Table of Contents Author Guidelines Submit a Manuscript
Advances in Materials Science and Engineering
Volume 2018, Article ID 6783791, 11 pages
Research Article

A Simple Model for Elastic-Plastic Contact of Granular Geomaterials

1School of Civil Engineering, Southwest Jiaotong University, Chengdu 610031, China
2MOE Key Laboratory of High-speed Railway Engineering, Southwest Jiaotong University, Chengdu 610031, China
3National Engineering Laboratory for Technology of Geological Disaster Prevention in Land Transportation, Southwest Jiaotong University, Chengdu, Sichuan 610031, China
4School of Water Resources and Environment, China University of Geoscience (Beijing), Beijing 100083, China
5Department of Mechanical Engineering, University of South Carolina, Columbia, SC 29208, USA

Correspondence should be addressed to Qimin Li; moc.361@ilnimiq

Received 6 February 2018; Revised 13 April 2018; Accepted 3 May 2018; Published 3 June 2018

Academic Editor: Kaveh Edalati

Copyright © 2018 Jian Wang et al. This is an open access article distributed under the Creative Commons Attribution License, which permits unrestricted use, distribution, and reproduction in any medium, provided the original work is properly cited.


We propose a simple elastic-plastic contact model by considering the interaction of two spheres in the normal direction, for use in discrete element method (DEM) simulations of geomaterials. This model has been developed by using the finite element method (FEM) and nonlinear fitting methods, in the form of power-law relation of the dimensionless normal force and displacement. Only four parameters are needed for each loading-unloading contact process between two spheres, which are relevant to material properties evaluated by FEM simulations. Within the given range of material properties, those four parameters can be quickly accessed by interpolating the data appended or by regression functions supplied. Instead of the Von Mises (V-M) yield criterion, the Drucker–Prager (D-P) criterion is used to describe the yield behavior of contacting spheres in this model. The D-P criterion takes the effects of confining pressure, the intermediate principal stress, and strain rate into consideration; thus, this model can be used for DEM simulation of geomaterials as well as other granular materials with pressure sensitivity.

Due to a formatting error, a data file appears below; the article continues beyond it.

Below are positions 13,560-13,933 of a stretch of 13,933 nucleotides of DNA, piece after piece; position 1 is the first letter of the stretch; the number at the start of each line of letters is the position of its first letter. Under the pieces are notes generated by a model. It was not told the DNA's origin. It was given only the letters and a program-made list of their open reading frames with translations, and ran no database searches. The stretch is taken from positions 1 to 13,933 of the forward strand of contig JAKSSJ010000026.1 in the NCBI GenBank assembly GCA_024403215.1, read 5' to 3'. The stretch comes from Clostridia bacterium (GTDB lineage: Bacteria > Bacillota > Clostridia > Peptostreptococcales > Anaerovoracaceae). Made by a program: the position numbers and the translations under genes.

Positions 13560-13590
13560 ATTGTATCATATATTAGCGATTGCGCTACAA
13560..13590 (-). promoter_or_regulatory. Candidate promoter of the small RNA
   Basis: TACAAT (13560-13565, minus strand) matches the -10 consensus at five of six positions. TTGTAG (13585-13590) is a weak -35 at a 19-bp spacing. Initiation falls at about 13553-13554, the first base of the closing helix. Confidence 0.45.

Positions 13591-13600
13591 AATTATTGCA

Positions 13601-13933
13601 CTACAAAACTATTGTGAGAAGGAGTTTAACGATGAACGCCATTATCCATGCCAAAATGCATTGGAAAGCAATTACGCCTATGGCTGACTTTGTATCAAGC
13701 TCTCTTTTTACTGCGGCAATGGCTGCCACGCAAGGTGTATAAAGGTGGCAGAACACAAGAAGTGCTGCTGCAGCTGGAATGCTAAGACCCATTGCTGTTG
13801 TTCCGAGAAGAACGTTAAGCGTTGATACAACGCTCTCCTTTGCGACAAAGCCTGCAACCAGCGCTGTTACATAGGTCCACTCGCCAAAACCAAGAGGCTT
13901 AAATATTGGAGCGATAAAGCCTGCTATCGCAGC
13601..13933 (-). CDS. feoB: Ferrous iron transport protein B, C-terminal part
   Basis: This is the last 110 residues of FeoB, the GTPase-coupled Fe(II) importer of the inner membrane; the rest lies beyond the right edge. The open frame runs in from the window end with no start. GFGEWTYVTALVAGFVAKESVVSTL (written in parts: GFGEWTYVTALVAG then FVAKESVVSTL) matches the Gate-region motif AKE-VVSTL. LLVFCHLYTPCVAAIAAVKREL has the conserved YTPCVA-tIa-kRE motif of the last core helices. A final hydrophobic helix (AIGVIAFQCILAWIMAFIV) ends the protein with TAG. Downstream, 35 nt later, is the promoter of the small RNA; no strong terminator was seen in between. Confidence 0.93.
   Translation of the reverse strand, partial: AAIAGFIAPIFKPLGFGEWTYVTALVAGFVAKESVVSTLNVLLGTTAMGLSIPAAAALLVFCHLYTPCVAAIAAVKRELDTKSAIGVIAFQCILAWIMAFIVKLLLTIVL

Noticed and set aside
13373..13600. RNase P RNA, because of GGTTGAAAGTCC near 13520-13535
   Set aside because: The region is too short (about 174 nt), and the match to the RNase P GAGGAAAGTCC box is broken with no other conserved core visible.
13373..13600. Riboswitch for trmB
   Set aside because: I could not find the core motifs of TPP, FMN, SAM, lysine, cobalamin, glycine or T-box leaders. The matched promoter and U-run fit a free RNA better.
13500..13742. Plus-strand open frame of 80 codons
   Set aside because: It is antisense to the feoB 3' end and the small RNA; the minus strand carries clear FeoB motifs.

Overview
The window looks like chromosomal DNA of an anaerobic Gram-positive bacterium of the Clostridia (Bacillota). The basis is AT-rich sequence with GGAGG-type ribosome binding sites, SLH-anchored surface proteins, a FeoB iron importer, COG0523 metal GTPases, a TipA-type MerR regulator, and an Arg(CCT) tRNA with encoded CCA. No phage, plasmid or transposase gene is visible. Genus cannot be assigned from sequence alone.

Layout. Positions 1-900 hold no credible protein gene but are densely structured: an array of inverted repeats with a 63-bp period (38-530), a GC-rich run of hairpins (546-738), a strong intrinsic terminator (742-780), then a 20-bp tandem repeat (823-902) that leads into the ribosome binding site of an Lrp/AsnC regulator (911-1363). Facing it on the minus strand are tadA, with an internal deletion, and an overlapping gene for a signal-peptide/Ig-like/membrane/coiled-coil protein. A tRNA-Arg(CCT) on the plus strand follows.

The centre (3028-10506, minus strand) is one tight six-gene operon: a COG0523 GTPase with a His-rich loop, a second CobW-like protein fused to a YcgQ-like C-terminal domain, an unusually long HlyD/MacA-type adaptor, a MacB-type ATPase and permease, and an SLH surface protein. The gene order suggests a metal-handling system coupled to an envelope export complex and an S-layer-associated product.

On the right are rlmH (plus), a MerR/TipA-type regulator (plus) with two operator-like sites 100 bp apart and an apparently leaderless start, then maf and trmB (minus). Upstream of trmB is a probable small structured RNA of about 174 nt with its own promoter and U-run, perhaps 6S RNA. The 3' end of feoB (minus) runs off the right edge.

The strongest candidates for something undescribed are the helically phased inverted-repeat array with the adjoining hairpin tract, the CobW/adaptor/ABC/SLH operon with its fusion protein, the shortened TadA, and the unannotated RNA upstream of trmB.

1. Introduction

DEM simulations play an indispensable role in exploring the multiscale relationship of particulate material properties, and it is also a feasible alternative to experimental investigations [1]. Interaction between two spheres, usually presented as force-displacement relationship, is the most fundamental problem in DEM simulations which dominates the motion of the particle system [2]. For dry, noncohesive granular media, viscoelastic models or hysteretic models are always used to describe their interparticle behavior, irrespective of the energy dissipation forms. The viscoelastic models are velocity damping dependent, while the hysteretic models are plasticity related. Because of the unphysical behavior of viscoelastic models, for example, the non-zero initial force at the beginning and end of the collision, hysteretic models have attracted more attentions in this field [36].

The existing hysteretic models were derived from either analytical methods or numerical simulations and designed for applications with regard to material properties as well as load level. Those models based on numerical results can describe the contact force-displacement relationship accurately during the elastic-plastic deformation; thus, they are termed “accurate models” [4, 7]. Also, they are empirical models as input parameters are fitting to material properties by regression. Many of those accurate models have some disadvantages as follows: (a) the complex implicitly equations are not easy to be implemented into DEM programs [1]; (b) it is difficult to get their input parameters [8]. Furthermore, the material parameters used in most accurate models are derived from the V-M yield criterion, which are not suitable for materials effected by confining pressure, intermediate principal stress, and strain rate, for example, geomaterials and other granular materials with pressure sensitivity.

Thus, this work proposes a simple and “accurate” model to describe the elastic-plastic behavior of granular geomaterials characterized by the D-P yield criterion. Also, a fast and accurate parameters-accessing method is provided based on the interpolation/regression method to make the model feasible to DEM simulations.